Portland butchers, restaurants, and food suppliers are facing a wooly problem: the escalating cost and scarcity of locally reared lamb. International conditions—from Australian weather catastrophies to milk-thirsty Chinese consumers—have pushed wholesale prices up 25 to 30 percent. Meanwhile, Oregon’s growing culinary reputation means lucrative markets elsewhere for farmers—and tough times for local purveyors.
“We’re getting more customers across the United States, beyond the West Coast,” says Reed Anderson, owner of Brownsville’s Anderson Ranches. “People can’t get Australian lamb, so they pay a little bit more for Oregon lamb.”
A “little bit” proved too much for Cattail Creek, the lamb distribution company preferred by many prominent Portland restaurants. “There’s a limit to what Portland chefs can pay,” says John Neumeister, Cattail Creek’s owner. Neumeister shut down in March, after losing his own lamb supply to higher bidders. He hopes to find new sources and reopen soon.
Premium local butchers—like Northwest Portland’s Chop and East Burnside’s Laurelhurst Market—are essentially selling lamb at break-even rates. “Oregon lamb has a certain amount of cachet,” says Paula Markus, owner at Chop, where lamb chops sold for as much as $22.95 per pound this spring. “It’s one of those things we just decided we have to sell but weren’t going to profit from.”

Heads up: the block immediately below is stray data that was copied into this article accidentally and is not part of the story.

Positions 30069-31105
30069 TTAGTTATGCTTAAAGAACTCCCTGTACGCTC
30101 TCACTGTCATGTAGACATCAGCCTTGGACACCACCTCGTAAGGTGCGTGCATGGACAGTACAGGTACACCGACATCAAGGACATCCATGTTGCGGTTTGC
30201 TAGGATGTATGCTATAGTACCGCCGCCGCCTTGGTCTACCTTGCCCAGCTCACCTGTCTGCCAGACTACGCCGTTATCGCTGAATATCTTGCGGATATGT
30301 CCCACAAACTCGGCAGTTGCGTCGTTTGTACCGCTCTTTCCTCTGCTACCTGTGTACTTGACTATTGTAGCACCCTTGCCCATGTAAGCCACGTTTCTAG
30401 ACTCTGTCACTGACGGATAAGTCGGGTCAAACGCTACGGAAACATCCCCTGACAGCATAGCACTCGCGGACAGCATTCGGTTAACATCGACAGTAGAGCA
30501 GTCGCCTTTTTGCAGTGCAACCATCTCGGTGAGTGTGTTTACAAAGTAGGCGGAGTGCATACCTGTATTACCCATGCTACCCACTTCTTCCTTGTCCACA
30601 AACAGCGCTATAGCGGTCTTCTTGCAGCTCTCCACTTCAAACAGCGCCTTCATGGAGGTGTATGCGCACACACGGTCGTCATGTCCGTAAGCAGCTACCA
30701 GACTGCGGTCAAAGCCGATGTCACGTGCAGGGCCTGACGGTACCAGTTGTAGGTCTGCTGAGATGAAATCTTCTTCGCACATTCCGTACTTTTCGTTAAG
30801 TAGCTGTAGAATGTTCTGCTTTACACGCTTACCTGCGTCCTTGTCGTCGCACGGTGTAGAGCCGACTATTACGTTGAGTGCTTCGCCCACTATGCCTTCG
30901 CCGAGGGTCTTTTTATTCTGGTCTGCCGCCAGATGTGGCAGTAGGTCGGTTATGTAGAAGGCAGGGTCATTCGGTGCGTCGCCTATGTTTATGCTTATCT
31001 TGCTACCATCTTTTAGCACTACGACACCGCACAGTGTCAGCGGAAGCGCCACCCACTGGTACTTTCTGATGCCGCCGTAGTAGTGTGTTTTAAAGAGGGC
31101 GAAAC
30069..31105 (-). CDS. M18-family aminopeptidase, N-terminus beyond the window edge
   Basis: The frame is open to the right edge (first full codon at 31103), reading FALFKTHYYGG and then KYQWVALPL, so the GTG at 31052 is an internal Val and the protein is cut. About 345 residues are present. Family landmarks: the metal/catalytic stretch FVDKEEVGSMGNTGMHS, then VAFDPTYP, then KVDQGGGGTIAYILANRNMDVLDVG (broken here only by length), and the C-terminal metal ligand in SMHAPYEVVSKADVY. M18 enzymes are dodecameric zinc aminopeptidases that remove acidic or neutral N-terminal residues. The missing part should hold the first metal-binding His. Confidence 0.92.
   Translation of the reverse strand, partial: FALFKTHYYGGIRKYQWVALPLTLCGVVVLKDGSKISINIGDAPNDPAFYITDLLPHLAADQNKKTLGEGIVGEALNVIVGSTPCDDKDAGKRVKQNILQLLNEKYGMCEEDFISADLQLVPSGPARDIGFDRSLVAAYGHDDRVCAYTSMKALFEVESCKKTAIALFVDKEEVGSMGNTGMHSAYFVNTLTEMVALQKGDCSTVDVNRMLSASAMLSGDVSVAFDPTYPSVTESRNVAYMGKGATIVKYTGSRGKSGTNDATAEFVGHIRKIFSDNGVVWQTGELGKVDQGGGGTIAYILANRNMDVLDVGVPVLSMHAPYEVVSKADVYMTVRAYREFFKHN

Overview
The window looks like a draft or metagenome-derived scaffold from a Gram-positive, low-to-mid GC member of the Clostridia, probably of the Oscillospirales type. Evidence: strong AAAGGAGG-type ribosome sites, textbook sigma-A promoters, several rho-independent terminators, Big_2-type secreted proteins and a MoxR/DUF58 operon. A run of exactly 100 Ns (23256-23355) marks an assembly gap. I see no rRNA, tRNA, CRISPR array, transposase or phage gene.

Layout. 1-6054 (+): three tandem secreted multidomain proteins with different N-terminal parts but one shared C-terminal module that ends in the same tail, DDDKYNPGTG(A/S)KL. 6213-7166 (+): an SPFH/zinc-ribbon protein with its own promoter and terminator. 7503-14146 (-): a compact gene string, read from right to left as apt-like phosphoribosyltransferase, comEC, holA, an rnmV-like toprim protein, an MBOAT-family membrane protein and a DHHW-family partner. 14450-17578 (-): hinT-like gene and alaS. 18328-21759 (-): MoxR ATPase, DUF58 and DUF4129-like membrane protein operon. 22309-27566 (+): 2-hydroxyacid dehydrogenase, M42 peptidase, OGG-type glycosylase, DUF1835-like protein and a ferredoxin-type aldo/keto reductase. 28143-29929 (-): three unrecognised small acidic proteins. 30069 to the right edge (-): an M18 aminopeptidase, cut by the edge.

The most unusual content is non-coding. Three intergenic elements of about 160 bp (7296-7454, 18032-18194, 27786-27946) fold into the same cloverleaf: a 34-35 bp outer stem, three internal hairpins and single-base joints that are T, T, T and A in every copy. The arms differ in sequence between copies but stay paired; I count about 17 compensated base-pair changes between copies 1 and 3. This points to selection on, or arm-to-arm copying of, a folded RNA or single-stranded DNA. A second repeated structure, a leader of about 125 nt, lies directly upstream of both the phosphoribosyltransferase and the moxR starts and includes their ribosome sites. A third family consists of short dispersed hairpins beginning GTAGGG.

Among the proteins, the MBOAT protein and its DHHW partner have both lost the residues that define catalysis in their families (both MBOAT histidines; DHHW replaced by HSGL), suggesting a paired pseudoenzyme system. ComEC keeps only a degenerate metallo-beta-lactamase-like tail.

In 2011, the retail price of a rack of Oregon lamb rose from $12 to $16. Here’s why:
The population of Muslims, the nation’s most avid lamb buyers, is increasing by 3 to 6 percent per year, according to a 2009 State Department estimate.
After a devastating drought, Australia saw record floods this year, all decreasing lamb production. Meanwhile, many New Zealand farmers are switching to dairy—Kiwi milk exports to China have increased fivefold from 2008—or other crops.
Outsiders Love Our Lambikins
Anderson Ranches, for example, now supplies top-dollar like Robuchon in Las Vegas and Slanted Door in San Francisco.
The Weak Dollar
Since June 2010, the dollar has fallen precipitously against the euro—from 81 (euro) cents to the dollar to only 70 (euro) cents. Foreign lamb-lovers can buy up US lamb at cheaper prices, while US consumers flock to domestic supplies.